This problem is furthermore solved by thermo-insulating elements that comprise a gas-tightly closed casing and thermally degassed, porous, powdery insulating material in the casing whereby getter material is mixed into the insulating material within the casing.
The advantages of the invention lie especially in that, jointly with the degassed insulating material, also getter material is poured into the casing. If then, after the closure of the casing, the casing wall and/or the insulating material release impurities, these particles will be adsorbed to the getter material and, therefore, do not, or only insignificantly, interfere with the vacuum inside the casing.
Preservation of a sufficient vacuum guarantees that the free path length for the residual gases is substantially larger than the pore width of the porous insulating material with the result that the heat conductivity inside the casing remains low. It is especially preferred that the getter material is developed in the form of powder or pellets, and that it contains molecular sieve and/or zeolitic material, preferably also metal alloys.
The getter material is preferably homogeneously distributed in the insulating material; and preferably it is mixed in the insulating material prior to the thermal degassing with the result that the getter material also experiences a thermal degassing and then can develop an especially good getter effect in the thermo-insulating elements.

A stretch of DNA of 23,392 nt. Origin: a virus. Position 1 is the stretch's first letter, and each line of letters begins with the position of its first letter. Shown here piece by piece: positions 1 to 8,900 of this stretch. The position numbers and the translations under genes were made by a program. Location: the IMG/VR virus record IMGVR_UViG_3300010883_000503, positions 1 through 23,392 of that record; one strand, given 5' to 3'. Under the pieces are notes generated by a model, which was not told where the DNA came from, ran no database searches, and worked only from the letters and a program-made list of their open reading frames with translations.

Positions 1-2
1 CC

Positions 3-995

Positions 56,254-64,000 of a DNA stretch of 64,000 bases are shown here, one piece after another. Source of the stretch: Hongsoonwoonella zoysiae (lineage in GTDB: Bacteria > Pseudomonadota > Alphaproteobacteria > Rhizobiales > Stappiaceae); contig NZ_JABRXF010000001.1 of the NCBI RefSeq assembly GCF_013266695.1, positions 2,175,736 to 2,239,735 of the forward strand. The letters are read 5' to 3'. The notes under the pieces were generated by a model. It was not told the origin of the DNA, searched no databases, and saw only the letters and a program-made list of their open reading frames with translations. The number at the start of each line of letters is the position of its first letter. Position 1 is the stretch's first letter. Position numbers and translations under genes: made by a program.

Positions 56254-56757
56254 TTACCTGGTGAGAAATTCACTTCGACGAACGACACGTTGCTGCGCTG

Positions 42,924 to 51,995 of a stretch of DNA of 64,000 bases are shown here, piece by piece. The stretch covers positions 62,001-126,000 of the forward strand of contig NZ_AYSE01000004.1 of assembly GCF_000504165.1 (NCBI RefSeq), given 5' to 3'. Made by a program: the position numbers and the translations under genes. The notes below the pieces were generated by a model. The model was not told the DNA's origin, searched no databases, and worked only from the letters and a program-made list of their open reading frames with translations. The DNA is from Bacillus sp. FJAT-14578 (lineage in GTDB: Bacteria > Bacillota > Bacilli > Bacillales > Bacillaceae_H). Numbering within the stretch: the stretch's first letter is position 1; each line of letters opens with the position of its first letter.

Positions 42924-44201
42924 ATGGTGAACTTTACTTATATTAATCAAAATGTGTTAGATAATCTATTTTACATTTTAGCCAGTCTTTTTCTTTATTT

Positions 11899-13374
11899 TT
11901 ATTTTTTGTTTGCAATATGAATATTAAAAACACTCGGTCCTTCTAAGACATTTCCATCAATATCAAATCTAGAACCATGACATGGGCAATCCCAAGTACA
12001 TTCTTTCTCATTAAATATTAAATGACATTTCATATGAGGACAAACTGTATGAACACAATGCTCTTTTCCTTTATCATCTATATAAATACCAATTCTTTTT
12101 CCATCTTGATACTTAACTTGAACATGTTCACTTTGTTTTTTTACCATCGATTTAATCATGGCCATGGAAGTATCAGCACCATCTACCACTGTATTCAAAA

Preferably natural or synthetic kieselguhr is used as a porous, powdery insulating material; it has a low heat conductivity of its own, contains open capillary shaped pores toward the outside, and its individual particles have a strongly irregular structure --for instance, they are shaped in the form of stars, lancets, spheres, etc. Preferably the particle size of this material lies in the range between 1 and 100 μm; the pore size lies in the area of a few μm.
This material has all the properties necessary for an economical production of thermo-insulating elements of the highest quality, long service life, and great dimensional stability.
Advantageous further developments of the invention are indicated by the features of the subclaims.
In the following, an embodiment of the invention is explained in more detail using the drawings. Shown are:
FIG. 1 A diagrammatic representation of the method according to the invention; and
FIG. 2 A cross-section through a plate-shaped thermo-insulating element.
FIG. 1 shows, in a diagram, the course of the method for producing flat thermo-insulating elements. From a storage container (2), porous, powdery insulating material--for instance, kieselguhr--is fed into a vacuum dryer (6) by way of a screw conveyor (4).
The insulating material is degassed in the vacuum dryer (6) by a first vacuum pump and heated during the process by a (not-represented) heating device, in order that an effective degassing of the insulating material--that is, a release of the impurities adsorbed to the surface of the insulating material--can take place.